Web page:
Boys and Girls in America, The Hold Steady:

Another perrennial Fork favorite, the Hold Steady's flagship album netted them a 9.4 rating (higher than any 2000s Radiohead album except tenner Kid A) and is on its surface very topical but basically about hipsters partying. Not to take away from it; I think it's a beautiful record, and a nice reflection of their demographic. But the album wasn't named best of the year, so can we really expect it to land atop the decade list? Look for "Stuck Between the Stations" to chart impressively on the songs list.

Yankee Hotel Foxtrot, Wilco:

Why not? It's a 10.0 record, although Pitchfork has sort of retroactively disowned Wilco to some degree. Since uncharacteristically missing the point of A Ghost Is Born, the site has exiled the band to Dad-rock purgatory (not that Wilco hasn't abetted this process), patting its head patronizingly in subsequent reviews. But hopefully the album's classic status will win the day, and YHF will at least be on the front end of the list.

Ghosts of the Great Highway, Sun Kil Moon:

In the words of Dana Carvey as George Bush, "Nagunnadoit." While an unimpeachable masterpiece in my mind, it was only awarded an 8.3 by the Forkers, and thus probably won't even land it in the top 200. This is a damned shame in my opinion. Unfortunately Koz won't garner much if any representation on these lists. A real tragedy, considering how sure I am of the fact that he easily made some of the best music this decade had to offer.


Barely scratching the surface, I know, but just some food for thought. I'm also conscious of the fact that Pitchfork covers a lot more than just the Americana/Alt-Rock for which I have a bias. The song list starts next week and the album list rolls out next month. Keep an eye out -- reactions sure to follow. And please feel free to submit your opinions.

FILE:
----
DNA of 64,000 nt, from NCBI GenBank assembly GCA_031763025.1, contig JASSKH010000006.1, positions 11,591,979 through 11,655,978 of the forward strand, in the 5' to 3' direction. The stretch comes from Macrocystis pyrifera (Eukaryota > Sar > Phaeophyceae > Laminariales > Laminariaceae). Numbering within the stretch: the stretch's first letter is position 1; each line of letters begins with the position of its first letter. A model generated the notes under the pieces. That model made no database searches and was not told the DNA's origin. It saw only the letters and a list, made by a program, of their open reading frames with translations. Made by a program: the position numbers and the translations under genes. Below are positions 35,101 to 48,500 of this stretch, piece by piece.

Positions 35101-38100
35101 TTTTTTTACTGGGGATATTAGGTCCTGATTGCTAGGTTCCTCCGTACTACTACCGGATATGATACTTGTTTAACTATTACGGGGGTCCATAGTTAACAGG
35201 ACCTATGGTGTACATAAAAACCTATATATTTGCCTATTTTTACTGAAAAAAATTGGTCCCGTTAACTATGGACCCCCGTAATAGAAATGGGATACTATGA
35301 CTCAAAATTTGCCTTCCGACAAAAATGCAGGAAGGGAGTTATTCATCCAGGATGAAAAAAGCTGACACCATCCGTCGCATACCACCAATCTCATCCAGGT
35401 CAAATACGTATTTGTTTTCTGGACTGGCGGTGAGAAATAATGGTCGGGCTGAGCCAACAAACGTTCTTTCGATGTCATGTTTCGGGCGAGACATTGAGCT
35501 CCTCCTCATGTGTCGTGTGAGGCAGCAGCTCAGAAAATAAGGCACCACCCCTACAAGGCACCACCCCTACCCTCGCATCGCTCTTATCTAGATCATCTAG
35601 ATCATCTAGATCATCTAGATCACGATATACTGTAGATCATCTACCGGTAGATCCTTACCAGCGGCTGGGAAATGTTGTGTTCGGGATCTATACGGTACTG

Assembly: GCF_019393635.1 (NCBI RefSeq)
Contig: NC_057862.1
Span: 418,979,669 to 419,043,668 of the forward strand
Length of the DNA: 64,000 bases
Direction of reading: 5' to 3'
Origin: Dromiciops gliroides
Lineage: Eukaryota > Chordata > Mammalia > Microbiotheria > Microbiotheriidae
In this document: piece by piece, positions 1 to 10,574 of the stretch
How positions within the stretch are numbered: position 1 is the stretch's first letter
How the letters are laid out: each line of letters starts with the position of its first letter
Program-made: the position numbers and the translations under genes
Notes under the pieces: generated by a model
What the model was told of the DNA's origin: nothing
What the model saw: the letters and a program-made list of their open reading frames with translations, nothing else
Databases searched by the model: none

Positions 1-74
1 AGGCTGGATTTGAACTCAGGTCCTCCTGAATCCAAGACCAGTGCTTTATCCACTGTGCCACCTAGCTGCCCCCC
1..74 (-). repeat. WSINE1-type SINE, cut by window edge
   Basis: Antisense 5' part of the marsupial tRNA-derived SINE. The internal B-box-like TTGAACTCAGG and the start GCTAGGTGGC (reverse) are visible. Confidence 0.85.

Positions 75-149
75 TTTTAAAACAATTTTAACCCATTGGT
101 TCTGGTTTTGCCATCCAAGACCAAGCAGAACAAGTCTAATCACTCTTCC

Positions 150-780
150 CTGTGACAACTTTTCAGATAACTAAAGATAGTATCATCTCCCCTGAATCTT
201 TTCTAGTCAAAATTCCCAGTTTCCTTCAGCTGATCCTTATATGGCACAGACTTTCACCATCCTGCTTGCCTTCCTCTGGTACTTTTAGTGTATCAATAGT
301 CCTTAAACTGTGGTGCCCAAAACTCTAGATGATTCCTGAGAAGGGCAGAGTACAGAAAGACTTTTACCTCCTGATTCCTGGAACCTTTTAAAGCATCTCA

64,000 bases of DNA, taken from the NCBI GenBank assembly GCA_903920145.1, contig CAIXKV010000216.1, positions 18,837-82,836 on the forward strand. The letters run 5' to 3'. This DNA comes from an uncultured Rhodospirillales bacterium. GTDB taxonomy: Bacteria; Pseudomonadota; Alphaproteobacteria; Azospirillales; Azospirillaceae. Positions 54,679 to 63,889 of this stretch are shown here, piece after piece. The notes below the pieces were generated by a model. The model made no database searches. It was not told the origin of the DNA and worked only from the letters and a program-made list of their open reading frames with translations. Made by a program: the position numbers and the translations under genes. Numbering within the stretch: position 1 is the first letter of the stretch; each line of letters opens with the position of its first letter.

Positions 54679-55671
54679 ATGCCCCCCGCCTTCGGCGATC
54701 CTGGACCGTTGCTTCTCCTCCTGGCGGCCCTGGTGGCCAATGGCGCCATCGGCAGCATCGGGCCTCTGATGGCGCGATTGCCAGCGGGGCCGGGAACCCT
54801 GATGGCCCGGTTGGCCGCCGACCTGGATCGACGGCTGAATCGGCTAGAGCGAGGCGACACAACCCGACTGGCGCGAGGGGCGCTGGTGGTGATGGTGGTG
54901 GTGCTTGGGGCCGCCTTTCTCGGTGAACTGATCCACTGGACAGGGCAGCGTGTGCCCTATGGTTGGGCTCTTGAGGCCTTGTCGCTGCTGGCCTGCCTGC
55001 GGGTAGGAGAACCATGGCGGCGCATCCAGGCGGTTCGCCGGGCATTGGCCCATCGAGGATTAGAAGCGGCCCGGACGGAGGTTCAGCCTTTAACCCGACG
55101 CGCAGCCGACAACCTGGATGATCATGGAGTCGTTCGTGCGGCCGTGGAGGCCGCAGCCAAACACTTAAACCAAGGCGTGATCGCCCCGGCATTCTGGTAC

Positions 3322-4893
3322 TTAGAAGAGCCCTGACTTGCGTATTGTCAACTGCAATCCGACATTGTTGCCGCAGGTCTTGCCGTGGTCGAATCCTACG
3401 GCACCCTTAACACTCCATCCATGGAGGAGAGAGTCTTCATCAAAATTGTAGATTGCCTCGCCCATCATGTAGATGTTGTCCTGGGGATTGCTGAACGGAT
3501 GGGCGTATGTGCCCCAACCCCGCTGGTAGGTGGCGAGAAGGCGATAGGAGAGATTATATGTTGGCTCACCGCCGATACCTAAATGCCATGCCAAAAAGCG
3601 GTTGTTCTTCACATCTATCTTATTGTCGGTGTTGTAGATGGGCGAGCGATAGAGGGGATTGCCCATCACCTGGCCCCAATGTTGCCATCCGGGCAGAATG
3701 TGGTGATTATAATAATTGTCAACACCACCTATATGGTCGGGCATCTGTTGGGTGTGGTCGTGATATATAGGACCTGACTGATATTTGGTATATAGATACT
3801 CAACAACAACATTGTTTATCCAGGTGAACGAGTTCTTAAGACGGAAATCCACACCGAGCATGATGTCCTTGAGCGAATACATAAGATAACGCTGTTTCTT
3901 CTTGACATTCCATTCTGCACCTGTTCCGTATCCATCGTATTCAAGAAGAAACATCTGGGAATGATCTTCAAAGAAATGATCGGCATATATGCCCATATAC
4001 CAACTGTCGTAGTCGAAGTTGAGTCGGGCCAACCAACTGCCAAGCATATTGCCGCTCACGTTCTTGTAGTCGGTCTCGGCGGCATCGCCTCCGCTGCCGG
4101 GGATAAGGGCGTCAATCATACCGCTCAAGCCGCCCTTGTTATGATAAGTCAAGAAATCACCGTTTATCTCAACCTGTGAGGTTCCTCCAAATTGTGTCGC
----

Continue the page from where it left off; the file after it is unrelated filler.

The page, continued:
Friday, August 7, 2009

Reader Participation:

Just read an interesting and indeed thought-provoking article on The AV Club, positing the question: What celebrity do you think would make a good best friend? The staffers all give their answers and then a trillion comments ensue. Some were interesting--one staffer answered John Mayer, because he thinks Mayer is funny and his music sucks, so he wouldn't be prone to fanboyism. Good logic, I suppose.

Anyhoo, I thought it'd be interesting to lift the shit out of the concept and transpose it to the music world. What musician do you think would be a fun guy to just hang out and shoot the shit with?

I approached this initially by surefire eliminations, and oddly enough, most of my favorites were immediately discounted. For example, hanging with Thom Yorke would be fiercely awkward, because he'd be weird. Mark Kozelek would probably just read or gaze out the window or something. Ryan Adams and JeffTweedy would probably be a bit standoffish. And while hanging around with Tom Waits would definitely be very entertaining (I could give him a topic, any topic, and be enrapt listenening to him ramble about it for hours) but I don't see us really hitting it off on a friend level.

So who, then? My first thought is Seth Avett. Dude always seems pretty amicable, and very grateful for the attention his fans give him and the band. I think we could strum guitars, crack jokes, sip beers, and watch the sun go down. Patterson Hood can be there too. Colin Greenwood, I'd imagine, would provide some pretty interesting conversation, and seems very kindly in all the interviews I've read. He'd probably ask you a lot of questions and be very reassuring in his responses.

Who do you think?